I texted one of my friends following:

Your transaction got canceled.

He replied saying that it should have been get canceled.

So what is the correct form? If my version was wrong, please let me know how such sentences should be written.


Your friend is incorrect.

First, passive constructions of a verb are formed with the appropriate inflection of a modal and the past participle of the verb. Consequently, if you wanted to use the simple present and "get" instead of "be" as the modal, the properly inflected form of "get" would be "gets."

Second, if what you wanted to say was merely that a single transaction was cancelled in the past, the proper tense would be the past tense. Using "get" as the modal, the way to make a passive past tense is to use the past tense of "get," which is "got," plus the past participle. So if that was what you meant, your sentence grammatically conveyed that meaning.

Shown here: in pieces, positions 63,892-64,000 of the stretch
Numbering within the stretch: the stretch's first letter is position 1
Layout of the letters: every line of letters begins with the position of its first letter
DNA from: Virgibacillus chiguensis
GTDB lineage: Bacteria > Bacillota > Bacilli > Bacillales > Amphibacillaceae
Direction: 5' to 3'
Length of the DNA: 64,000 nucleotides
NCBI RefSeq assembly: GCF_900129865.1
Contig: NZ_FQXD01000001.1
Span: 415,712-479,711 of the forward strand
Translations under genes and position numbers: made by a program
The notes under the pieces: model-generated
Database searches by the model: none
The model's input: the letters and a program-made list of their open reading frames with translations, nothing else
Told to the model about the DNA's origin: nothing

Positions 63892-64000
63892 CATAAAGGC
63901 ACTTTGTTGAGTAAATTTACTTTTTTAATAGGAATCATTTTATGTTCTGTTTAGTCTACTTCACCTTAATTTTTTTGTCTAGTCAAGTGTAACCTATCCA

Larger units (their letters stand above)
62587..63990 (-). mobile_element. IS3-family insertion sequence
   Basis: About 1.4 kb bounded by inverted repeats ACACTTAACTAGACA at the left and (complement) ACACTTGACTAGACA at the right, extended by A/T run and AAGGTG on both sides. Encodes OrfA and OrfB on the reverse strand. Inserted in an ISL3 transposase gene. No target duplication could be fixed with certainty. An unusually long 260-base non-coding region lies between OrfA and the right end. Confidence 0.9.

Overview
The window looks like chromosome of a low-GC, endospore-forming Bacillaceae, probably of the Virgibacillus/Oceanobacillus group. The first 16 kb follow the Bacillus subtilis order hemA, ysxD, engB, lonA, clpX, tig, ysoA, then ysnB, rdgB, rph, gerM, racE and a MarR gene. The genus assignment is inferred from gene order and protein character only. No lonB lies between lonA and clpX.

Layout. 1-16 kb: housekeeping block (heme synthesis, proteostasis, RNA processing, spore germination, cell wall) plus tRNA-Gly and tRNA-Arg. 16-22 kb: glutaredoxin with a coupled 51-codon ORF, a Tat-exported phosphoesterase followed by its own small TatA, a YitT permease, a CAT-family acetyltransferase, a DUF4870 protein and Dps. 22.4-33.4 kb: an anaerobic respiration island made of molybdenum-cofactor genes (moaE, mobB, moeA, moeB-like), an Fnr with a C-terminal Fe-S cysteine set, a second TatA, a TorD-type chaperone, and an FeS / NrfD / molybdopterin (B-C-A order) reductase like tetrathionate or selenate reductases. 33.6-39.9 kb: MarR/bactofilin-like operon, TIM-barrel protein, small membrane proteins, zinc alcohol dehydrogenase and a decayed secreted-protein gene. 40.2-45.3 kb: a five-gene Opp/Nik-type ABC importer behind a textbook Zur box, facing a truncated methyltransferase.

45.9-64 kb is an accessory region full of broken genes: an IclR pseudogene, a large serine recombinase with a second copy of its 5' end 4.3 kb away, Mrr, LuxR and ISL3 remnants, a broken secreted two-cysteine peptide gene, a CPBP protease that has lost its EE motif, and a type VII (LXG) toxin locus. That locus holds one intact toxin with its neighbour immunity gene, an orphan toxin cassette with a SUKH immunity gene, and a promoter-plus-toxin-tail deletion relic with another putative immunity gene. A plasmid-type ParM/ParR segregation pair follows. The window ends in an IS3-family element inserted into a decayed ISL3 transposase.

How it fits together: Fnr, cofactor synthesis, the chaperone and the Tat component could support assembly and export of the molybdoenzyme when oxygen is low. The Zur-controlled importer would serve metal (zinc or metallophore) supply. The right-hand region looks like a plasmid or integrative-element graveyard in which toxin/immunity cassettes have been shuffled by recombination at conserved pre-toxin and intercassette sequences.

Third, using "get" as the modal for passives is informal and colloquial. The standard modal is some form of "be."

  • My understanding is that "get" is a semi-copula, not a modal verb. – Acccumulation Jan 9 '18 at 18:28
  • 2
    @Accumulation "He was granted a doctorate by Harvard" versus ""He got granted a doctorate by Harvard." I do not see any difference in meaning. I do not see any functional difference between between "was" and "got." Whether we distinguish between modals, auxiliaries, semi-copulas or not and how we distinguish them seem irrelevant to the question asked. – Jeff Morrow Jan 9 '18 at 18:40
  • 'He was / became / got cold' are very different constructions from 'He was / got killed', and should not be conflated. – Edwin Ashworth Jan 9 '18 at 20:26

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